We started with the free version of every app and software until we knew it was worthwhile to upgrade. We made our first 3 desks out of countertops and legs we purchased at a used office furniture store. And we commuted to work uphill both ways.

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Yep, I made that desk out of found parts. And it works as well as the most expensive desk you can buy.

 Office Space

When I first launched The Weaponry I waited a year and a half until I decided we could afford an office. In hindsight I feel like I nailed that decision. Because we didn’t over commit in the early months when we were most fragile. We didn’t assume that our rate of growth was predictable or sustainable.

Cautionary Tale

I recently heard about another agency that launched the same time as The Weaponry. It just shuttered one of their 2 offices and laid off all but 1 employee in the other. (By shuttered I mean that they closed it, not that they added fancy, yet extraneous exterior window treatments).

The agency had invested and expanded aggressively. Too aggressively to sustain. Watching them establish beautiful offices with enviable appointments made me jealous. But it also made me concerned for them. Because those investments made them vulnerable. And of all the abilities your business can have, vulnerability is among the least appealing.

Doing It Right

Last month I saw an office that I absolutely loved. It was the office of an early stage human resources company. It had 4 desks in a space half the size of my bedroom. The density of  humanity in that office equated to a very dense return on the investment in the space.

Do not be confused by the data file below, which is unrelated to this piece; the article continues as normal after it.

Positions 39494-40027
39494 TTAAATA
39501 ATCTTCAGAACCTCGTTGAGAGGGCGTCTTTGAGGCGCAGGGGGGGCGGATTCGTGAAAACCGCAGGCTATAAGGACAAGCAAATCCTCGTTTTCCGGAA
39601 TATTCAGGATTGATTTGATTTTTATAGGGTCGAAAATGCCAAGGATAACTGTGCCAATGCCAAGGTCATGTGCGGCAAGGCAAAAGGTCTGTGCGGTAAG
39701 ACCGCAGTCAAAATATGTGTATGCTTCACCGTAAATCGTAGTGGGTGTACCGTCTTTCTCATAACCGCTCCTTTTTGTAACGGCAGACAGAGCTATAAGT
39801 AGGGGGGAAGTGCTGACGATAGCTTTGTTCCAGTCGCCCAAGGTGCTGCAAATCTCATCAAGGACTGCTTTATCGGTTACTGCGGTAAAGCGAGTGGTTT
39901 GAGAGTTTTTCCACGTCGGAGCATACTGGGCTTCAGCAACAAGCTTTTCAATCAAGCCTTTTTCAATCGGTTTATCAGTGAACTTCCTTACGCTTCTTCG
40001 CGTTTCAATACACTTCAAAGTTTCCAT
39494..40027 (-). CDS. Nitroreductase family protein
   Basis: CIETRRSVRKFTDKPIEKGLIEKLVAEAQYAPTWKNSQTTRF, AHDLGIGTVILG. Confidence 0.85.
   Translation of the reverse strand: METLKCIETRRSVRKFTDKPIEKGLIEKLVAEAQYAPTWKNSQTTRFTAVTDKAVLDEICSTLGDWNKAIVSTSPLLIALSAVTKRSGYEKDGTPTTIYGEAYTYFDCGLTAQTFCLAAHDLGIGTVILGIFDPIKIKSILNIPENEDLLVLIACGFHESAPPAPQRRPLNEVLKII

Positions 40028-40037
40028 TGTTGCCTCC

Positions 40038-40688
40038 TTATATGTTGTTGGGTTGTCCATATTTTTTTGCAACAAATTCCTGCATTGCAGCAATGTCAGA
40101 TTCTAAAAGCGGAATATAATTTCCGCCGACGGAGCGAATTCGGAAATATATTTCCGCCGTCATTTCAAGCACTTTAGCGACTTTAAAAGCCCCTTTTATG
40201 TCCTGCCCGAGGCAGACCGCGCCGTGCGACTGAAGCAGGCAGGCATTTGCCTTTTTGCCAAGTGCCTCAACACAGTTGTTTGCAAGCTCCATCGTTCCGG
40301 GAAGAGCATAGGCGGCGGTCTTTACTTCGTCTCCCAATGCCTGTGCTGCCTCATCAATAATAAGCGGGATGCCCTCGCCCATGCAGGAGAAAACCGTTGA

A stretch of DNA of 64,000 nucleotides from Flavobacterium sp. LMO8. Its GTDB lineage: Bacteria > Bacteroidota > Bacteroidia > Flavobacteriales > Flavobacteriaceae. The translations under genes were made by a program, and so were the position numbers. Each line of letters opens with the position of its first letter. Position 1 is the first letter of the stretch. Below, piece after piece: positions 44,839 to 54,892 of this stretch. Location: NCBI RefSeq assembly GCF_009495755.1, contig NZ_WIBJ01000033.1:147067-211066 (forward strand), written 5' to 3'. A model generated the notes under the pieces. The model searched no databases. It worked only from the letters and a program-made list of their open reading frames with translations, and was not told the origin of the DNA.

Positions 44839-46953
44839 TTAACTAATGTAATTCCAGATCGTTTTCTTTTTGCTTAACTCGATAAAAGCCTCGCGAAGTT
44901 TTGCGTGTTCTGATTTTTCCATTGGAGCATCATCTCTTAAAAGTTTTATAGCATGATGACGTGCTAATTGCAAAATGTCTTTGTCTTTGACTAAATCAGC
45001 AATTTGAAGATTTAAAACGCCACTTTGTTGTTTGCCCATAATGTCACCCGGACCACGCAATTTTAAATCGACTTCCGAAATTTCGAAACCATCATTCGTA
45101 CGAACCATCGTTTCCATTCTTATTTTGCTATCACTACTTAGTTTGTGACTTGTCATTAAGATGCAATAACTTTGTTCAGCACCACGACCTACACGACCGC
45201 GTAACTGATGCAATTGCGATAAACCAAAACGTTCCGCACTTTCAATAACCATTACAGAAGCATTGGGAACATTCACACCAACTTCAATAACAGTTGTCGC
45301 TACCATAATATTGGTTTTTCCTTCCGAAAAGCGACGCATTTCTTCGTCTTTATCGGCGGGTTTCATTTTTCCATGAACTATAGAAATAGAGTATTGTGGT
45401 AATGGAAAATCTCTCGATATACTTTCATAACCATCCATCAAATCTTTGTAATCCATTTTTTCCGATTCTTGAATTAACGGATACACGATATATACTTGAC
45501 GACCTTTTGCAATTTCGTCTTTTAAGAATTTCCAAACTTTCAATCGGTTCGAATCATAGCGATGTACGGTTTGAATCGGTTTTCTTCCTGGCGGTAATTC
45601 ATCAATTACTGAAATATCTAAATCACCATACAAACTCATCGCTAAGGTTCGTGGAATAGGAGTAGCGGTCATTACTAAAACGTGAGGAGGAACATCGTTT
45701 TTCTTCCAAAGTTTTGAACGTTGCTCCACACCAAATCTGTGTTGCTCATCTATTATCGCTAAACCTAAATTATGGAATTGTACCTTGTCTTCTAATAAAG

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This is where my friend Amy Fallucca grew her human resources business, Bravent, into a thriving organization before moving it into a large fancy-pants space.

 

Idea of the Day

Calculate how much revenue you earn per square foot of office space. It is a much better way to think about your space than cost per square foot.

Key Takeaway

When considering office space for a small or new business think of the Tiny House movement. Consider the minimum space you need, not the max you can afford. Put the rest of the money you save in the bank as an insurance policy for future downturns and slow periods. Because they are likely to come. And you will be prepared when they do.

*If you know someone who could benefit from this story, please share it with them.

Where were you Saturday night?

Where were you last night? Were you at home with family or friends?  Were you decorating for Christmas? Watching a holiday movie? Watching football? Or maybe watching a holiday movie about decorating Christmas footballs?

Chances are that whatever you were doing it wasn’t very stressful. Because as Saturdays go, the Saturday night of Thanksgiving weekend is about as relaxing and as far from work as most people get.

Working For the Weekend

Last night I was at work.

Not working from home. Not catching up on emails or sending witty-but-heartfelt holiday notes to clients. I was in the office, downtown Milwaukee, taking care of real business issues.

Why WiFi? Why?

Last Tuesday afternoon the wi-fi at the Milwaukee office of The Weaponry, the advertising and idea agency I launched in 2016, was not properly wi-ing or fi-ing. It made for a frustrating afternoon. Wednesday morning was no better. So I called our internet provider and spent an hour and a half trying to get things fixed. But no dice. And no wi-fi.

The Repair

They internet company (what our forefathers and foremothers used to call the cable company, or the phone company) couldn’t get anyone over to fix our issue last Wednesday. But they could get someone over on Thursday afternoon, right during my Thanksgiving meal. I had to turn that time slot down or I may have been the turkey on the table at the Thanksgiving feast at my house.